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The universe’s ultimate fate

In response to: The cosmic apocalypse

Three cheers for Princeton statistically discerning our universe’s ultimate fate (“The Cosmic Apocalypse” by Mark Alpert ’82, cover story, Feb. 11)!  But while Schrodinger’s cat is still mysteriously boxed, indeed rendering us only 90 percent half-there, why not invoke what Princeton's also known for – i.e., visionary architecture – so that a workable model isn’t limited by evidence still pending?

Ever since PAW’s A moment with ... David Spergel ’82 (April 19, 2006), I’ve been inspired to clarify any uncertainties otherwise too dependent on already latent inflationary or cyclical indications to spatially jumpstart Spergel’s astute observation of “actually looking back 13.7 billion years ... whenever we look out in space.” That grand unification is still indecipherable after 13.7 billion years, in turn, asserts by necessity, additional space indecipherably separate from spacetime as we know it. Indeed, timelessly sandwiching what’s accessibly ours between gravity-induced branes of dark matter “pushing down” to what we already know as “pulling in.” And hence our universe’s most diametrically opposed exponentially flattening-and-expanding at once, oozing dark energy like mayo from a flatbread snack.

Diagrammatically, if our “hole[d]” universe, fluxed in time were but a spherical inner-lining/plenum-wrap to a super spherically “whole” universe predominantly timeless, one can start to imagine all light and energy escaping timelessly from liner via incontrovertible leaks or “black holes” to the more all-encompassing inner-core-sphere of anti-space/timelessness from whose center the source of gravity is radiantly strung to the now-exponentially-expanding wrapper (indeed quantumly penetrating its plenum of spacetime) until, ultimately, the vacuumed-but/expanding-flatness literally big bangs a complete flip-flop of wrapper-and-core mutual exclusivity which, in turn, reverses time – indeed mirroring everything.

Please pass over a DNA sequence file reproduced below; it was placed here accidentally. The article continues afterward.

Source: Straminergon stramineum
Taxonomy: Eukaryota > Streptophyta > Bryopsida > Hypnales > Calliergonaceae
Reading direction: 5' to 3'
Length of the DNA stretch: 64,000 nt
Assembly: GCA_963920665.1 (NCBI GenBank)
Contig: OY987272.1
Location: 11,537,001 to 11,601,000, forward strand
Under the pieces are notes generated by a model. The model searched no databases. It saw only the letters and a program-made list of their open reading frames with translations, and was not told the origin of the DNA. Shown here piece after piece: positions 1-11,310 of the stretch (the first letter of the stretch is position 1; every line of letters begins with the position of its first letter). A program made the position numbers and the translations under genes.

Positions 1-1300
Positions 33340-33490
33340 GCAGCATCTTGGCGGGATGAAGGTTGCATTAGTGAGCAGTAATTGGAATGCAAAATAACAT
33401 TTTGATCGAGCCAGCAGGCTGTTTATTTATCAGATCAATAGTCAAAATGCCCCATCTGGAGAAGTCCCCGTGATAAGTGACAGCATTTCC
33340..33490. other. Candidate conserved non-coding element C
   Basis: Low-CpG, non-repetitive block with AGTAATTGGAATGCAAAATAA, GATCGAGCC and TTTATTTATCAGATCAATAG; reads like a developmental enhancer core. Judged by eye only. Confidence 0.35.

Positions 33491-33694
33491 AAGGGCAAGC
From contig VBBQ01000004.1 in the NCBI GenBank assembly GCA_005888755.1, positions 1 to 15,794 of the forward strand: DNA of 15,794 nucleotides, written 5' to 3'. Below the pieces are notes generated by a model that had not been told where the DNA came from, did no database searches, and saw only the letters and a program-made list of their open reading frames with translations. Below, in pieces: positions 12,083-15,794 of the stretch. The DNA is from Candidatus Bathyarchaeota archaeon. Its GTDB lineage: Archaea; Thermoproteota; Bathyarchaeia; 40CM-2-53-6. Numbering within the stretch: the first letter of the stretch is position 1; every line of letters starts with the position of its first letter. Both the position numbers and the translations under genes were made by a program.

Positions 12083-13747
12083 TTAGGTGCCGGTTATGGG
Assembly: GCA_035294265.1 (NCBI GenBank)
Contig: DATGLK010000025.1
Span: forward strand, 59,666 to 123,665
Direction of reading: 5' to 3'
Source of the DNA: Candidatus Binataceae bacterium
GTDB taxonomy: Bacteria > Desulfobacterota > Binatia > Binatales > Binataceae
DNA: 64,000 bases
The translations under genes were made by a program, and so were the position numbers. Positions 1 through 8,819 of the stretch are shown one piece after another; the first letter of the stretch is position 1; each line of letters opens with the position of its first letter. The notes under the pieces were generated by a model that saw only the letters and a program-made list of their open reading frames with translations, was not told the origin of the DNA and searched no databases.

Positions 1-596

Further cosmological evidence notwithstanding, this way, and in lieu of anything Robert Frost and/or T.S.Eliot, if we’re still “lost,” we can at least say: “We’re making good time.” And more easily confide, once our 13.7-billion-year glance in space comes to a “fork,” that we'll no doubt “take it.” Basically, we kicked ourselves out of Eden.

Chris Morris *78
Armonk, N.Y.

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